John Conyers wants to keep science hidden

A bill by John Conyers is one of the worst pieces of legislation I have seen. It means that taxpayers would have to pay to see the results of the scientific studies they have paid to have done. I read many studies directly because of my son’s medical condition, and because I am curious about all sorts of things. This bill must be stopped. I think it is terrible that so much research is not more widely available. How can result be reproduced or inspire more research if they can’t be read? I think we should require works commissioned by the government to be freely available. If the public pays for it, the public should be able to make use of it.

John Conyers is a dickweed shill for the dying business model of dead-tree publishers. Corporate Welfare at its worst.

It’ll die in Committee just like it did the first time.

That’s exactly how it works in my field. If a study is funded by the government, the results are required to be made freely available after publication.

And in my field, nobody’s required to make their results public (though the raw data from any NASA mission becomes public after at most a year), but almost everyone chooses to do so anyway. We scientists like sharing information.

Well, the publishers have been trying their damndest since before browsers existed (anyone remember Archie?, the first i-net search engine) to prevent public posting of papers. Academics do all the research, all the writing, all the refereeing, for free and then the publisher takes over, pays a pittance to the editor-in-chief (maybe) prints and mails it and asserts complete ownership. I say FTS. I have not used a commercial publisher since 1995, when their prices started to hit astronomical heights. On the other hand, I am technical editor for an online journal that is distributed gratis.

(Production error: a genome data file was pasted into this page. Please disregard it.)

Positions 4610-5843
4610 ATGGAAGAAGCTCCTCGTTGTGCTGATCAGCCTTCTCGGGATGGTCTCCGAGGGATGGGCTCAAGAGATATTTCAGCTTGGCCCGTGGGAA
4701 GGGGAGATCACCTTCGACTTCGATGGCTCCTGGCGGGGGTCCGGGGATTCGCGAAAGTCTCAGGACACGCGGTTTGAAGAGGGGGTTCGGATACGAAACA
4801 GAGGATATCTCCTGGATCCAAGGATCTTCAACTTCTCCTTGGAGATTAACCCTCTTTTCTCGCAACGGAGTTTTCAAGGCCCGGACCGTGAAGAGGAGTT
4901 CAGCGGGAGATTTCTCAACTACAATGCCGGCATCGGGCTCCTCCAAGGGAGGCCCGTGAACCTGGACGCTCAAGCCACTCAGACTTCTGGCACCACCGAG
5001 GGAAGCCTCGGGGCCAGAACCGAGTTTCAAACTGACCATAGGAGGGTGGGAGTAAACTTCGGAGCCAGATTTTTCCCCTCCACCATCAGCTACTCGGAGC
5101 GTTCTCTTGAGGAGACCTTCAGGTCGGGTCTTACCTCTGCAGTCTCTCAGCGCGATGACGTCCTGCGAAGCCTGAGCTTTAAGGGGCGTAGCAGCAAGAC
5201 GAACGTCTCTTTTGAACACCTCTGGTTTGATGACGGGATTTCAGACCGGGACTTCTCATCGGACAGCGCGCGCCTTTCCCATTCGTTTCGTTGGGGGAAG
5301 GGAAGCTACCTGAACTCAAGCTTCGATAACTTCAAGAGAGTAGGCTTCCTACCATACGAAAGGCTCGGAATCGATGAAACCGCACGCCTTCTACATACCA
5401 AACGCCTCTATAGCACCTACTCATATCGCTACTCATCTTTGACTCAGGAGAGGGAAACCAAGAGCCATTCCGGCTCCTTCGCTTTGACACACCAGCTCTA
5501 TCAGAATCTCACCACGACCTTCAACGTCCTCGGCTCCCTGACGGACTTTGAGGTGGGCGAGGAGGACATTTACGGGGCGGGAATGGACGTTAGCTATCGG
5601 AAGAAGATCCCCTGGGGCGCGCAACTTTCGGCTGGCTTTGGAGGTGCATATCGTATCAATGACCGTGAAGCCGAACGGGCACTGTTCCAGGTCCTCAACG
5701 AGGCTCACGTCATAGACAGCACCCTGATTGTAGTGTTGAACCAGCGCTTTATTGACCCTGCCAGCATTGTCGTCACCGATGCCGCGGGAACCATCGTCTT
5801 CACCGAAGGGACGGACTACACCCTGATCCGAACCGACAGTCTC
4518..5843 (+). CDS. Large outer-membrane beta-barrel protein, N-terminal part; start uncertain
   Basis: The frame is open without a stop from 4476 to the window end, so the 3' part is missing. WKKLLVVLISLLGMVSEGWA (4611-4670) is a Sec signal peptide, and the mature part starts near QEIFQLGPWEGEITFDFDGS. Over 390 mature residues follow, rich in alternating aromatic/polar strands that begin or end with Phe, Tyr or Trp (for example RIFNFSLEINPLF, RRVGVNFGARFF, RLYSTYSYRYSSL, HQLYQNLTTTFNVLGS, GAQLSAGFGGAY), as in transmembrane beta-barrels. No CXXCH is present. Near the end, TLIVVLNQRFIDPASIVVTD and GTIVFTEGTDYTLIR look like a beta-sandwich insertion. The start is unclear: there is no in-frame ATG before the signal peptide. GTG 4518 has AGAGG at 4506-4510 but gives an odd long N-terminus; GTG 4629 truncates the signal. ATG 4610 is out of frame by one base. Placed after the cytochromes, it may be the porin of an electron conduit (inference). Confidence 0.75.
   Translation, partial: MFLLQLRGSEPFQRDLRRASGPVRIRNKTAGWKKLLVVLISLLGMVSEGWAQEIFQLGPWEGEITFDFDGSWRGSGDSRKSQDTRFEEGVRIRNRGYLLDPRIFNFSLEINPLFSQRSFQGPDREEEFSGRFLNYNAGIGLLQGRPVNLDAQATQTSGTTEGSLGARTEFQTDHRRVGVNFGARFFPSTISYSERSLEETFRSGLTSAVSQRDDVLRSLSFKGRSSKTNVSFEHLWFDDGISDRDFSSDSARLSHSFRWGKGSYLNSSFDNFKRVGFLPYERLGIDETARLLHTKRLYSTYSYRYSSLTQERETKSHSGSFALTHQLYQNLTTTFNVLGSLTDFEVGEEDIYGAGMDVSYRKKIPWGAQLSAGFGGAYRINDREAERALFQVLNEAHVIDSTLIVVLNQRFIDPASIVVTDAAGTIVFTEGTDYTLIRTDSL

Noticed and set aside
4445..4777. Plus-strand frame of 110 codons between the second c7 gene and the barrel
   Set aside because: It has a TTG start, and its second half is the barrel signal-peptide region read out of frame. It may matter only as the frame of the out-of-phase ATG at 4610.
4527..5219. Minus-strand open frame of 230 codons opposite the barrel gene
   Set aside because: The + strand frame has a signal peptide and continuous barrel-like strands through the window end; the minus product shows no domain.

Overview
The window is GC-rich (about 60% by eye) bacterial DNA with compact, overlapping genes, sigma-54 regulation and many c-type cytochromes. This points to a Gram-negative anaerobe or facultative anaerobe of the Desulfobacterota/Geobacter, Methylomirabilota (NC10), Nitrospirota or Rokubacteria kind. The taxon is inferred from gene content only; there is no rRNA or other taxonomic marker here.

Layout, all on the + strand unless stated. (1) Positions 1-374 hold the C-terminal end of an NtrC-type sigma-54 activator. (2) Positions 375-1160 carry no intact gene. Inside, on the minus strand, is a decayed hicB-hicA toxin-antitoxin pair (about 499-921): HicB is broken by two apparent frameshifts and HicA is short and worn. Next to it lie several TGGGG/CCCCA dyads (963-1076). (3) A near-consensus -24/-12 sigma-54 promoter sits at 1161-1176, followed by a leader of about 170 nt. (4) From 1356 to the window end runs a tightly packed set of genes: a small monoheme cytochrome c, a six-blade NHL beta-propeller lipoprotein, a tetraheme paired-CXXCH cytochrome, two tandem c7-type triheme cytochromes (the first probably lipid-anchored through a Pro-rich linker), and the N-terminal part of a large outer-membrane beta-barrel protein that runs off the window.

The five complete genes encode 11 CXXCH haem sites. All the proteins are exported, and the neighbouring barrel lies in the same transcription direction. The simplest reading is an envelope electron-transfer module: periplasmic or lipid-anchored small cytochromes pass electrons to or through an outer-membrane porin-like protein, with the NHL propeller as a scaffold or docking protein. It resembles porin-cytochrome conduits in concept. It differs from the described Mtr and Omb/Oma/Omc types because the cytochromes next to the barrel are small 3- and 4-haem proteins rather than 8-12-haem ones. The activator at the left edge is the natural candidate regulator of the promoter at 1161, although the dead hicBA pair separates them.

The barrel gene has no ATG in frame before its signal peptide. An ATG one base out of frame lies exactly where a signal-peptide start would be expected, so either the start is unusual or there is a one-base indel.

Good. It should die.

In my area, almost all publishing is done through technical societies, IEEE in my case. Journals are a lot cheaper than commercial ones, and there are far more of them. For one price you can get access to all the publications on line. Journals and magazines get both paper and on-line publication.
But there are costs. Though the editor-in-chief, ed board, and columnists are all volunteers, there is a professional editing staff. We get money every time someone accesses an article from the on-line library. But I think there is something to be said about having a journal, and not a bunch of unconnected papers going from review into the library.
Anyhow, there is only one commercial journal in my area, which might be dead. It never gets referenced very much, probably because its circulation is so low because of the cost. Society publication works pretty well.

An, on topic. Conyers is a jerk. I’m quite glad he lost his chairmanship. Couldn’t have happened to a nicer guy. I didn’t get the gist of the bill from the link, but making taxpayer funded research free seems fine to me.

Well, his wife is a nut too (post #5). They must have some interesting dinnertime conversations.

Huh? I thought that there was already a law (or maybe it’s not a law, but a requirement) that if a research is getting X money from the NIH, they have to publish the results in a free online journal.

At least, I remember reading about it a while ago. And over the last few years I’ve noticed an increase in the number of articles available online that show up in Pubmed.

Yes, but that’s just the NIH. There are a number of other avenues through which the government funds research in various fields-- NASA, the DoE, the NSF, the department of defense, etc. So far as I know, the NIH is currently the only one which requires free publication (though several others encourage it).

Ah, thanks for the information!

What does the actual bill propose…it required me to register before I could get to the gist of the legislation. ??

Here’s the text of the bill

As a point of reference, Section 106 is about Copyright, and paragraphs 1-5 are essentially the entirety of the basic Copyright rules. There is a paragraph 6 for sound recordings which is surprisingly not tossed in for giggles.